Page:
by Signe Langford
photography by Chris Robinson
You might think giving students, staff and faculty access to good, healthy food via a weekly farmers’ market would be a real no-brainer, but not so.
“It was hard getting the concept off the ground,” says Shadiya Aidid (BES ’16), founding manager of York University’s farmers’ market and a graduate of the Environmental Studies program who oversaw the market for two years following its launch in 2013.
“There were a lot of administrative hurdles to work through, not to mention applying for and getting all the necessary permits. It was certainly quite the process.”
But one deemed to be worth the effort because it answered a long-standing demand for a retail marketplace that would sell fresh-from-the-farm produce to the York community.
Anytime people can become a little bit more aware of where their food comes from is a good thing
“I learned through my students that fresh and affordable food options on and around campus are often difficult to come by, so a real farmers’ market really fills a need,” says Angela Norwood, associate professor and Chair, Department of Design, who often assigns her students to survey food outlets at York. “Anytime people can become a little bit more aware of where their food comes from is a good thing. I think bringing that food accessibility to students is an excellent opportunity.”
Spearheaded by Regenesis, the award-winning student environmental group, York’s farmers’ market is overseen by York Food Services and three faculty advisers: Elizabeth Brulé, from the Department of Equity Studies, Jennifer Foster, from the Faculty of Environmental Studies, and Anna Hudson, from the School of the Arts, Media, Performance & Design.
Open every Wednesday from September to April, with a couple of breaks for the holidays and Reading Week, YUM! – as this indoor market is affectionately called – regularly hosts between eight and 15 vendors at its Central Square location. Offerings include fresh produce, hot food, gluten-free and vegetarian fare, local honey and baked goods. A second pilot project recently launched at the Glendon Campus with more vendors added.
But farmers’ markets represent but one of a myriad of green initiatives now proliferating at York.
A member of the Association for the Advancement of Sustainability in Higher Education, in 2011 York was inducted into the ranks of Canada’s Greenest Employers by Canada’s Top 100 Employers for having “developed exceptional, earth-friendly initiatives and actively attracting people to their organization because of their environmental leadership.”
The University has maintained that status for six consecutive years, supported by an impressive list of environmental initiatives and programs, among them the Green Office program; the Sustainability Ambassadors program; Campus Clean Up Days; the Institute for Research & Innovation in Sustainability; green roofs on both the Petrie Science & Engineering Building and the Bergeron Centre for Engineering Excellence; the President’s Sustainability Council; and the Energy Management Program, which has cut back the University’s electricity consumption by 25 per cent, to name just a few.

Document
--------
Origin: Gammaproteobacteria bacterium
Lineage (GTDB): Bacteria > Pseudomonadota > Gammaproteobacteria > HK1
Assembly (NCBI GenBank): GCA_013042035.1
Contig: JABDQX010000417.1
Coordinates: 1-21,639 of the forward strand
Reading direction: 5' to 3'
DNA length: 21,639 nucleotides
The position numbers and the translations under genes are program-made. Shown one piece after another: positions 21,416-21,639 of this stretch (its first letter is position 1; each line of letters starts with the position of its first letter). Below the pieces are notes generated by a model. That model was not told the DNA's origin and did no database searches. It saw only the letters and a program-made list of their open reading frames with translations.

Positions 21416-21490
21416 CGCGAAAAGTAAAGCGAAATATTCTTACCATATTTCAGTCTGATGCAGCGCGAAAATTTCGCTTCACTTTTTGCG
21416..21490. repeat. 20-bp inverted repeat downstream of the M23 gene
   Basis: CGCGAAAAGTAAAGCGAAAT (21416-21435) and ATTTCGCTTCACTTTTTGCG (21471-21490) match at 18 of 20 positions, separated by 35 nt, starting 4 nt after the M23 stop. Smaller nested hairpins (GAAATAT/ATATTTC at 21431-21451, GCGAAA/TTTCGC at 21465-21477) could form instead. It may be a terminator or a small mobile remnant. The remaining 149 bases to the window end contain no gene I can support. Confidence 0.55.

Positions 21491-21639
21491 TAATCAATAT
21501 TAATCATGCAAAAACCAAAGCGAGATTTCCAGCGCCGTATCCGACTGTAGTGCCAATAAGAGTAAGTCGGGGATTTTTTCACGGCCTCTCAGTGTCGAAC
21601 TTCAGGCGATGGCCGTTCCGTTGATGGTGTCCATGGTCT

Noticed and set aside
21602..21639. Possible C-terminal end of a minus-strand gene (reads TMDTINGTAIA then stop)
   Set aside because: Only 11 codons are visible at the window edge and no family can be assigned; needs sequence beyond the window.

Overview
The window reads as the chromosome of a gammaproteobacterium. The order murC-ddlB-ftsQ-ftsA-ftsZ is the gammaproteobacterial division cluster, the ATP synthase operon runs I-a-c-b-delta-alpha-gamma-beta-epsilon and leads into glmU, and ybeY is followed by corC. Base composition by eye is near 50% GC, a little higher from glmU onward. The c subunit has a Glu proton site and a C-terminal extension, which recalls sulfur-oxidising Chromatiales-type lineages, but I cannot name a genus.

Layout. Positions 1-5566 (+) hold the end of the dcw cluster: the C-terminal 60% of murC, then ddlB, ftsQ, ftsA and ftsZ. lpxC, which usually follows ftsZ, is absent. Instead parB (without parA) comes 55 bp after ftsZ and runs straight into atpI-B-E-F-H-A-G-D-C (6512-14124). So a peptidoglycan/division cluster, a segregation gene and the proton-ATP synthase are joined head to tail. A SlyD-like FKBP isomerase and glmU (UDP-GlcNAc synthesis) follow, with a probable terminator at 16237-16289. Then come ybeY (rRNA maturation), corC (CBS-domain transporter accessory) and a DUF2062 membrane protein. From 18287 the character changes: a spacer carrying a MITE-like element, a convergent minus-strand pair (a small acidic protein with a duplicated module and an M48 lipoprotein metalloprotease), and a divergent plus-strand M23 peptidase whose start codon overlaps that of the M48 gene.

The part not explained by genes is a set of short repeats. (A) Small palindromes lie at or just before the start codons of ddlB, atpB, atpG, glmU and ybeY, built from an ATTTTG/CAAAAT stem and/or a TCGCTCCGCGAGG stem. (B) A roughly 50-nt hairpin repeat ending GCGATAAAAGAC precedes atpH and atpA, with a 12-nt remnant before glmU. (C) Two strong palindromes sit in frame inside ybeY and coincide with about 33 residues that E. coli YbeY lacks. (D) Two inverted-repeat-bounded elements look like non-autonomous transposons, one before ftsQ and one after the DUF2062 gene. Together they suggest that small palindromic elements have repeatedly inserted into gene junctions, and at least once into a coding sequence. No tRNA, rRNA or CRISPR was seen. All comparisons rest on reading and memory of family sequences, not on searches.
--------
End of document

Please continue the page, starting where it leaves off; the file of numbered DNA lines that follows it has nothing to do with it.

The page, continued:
The University also actively engages in sustainable food growing practices, including the raising of honey bees on campus and the creation of the Maloca Community Garden, established in 1999 by the Faculty of Environmental Studies.
Located at the south end of the Keele Campus, with about 2,000 square feet of individual and communally worked garden beds, the garden is where students, faculty and local members of the public can grow organic fruit, vegetables, herbs and flowers while nurturing a sense of family and community.
Students are becoming more interested in where their food comes from and how it is produced
When Johanne Daoust, a professor of graphic design at York’s academic partner Seneca College and a rooftop gardening expert, paid a visit to the garden, she found it “brimming with herbs, veggies and flowers, a living testament to the dedication of staff and gardeners – on and off campus.” Likening the garden to a place of refuge – “a great place to get away from the stresses of the classroom” – Daoust said that “it tackles food security, one garden plot at a time.”
To help tackle food insecurity indoors, York’s Food Services has installed an Urban Cultivator – a fully self-contained indoor growing system – at Stong College. Overseen by Abdel Belkadi, York’s executive chef, the Healthy Kitchen at Stong harvests kale as well as other leafy greens used for making smoothies at the campus’ Booster Juice location.
Furthering the cause of healthy eating, the newly opened Second Student Centre comes with a state-of-the-art catering kitchen supporting the Campus Meal Club, the University’s first-ever healthy food ordering and pickup service run by students online.
So, while nutritious and sustainable may always have to jockey for space with the many fast-food options on campus, healthy, local food choices are increasingly available. The raw goods are growing.
“Students are becoming more interested in where their food comes from and how it is produced,” says Aidid, “and they’re really excited to try new things, such as a veggie they’ve never even seen before. Every week we hand out recipe cards from Foodland Ontario to show them how to cook with all these new discoveries, and from the feedback we’re getting, they love it.”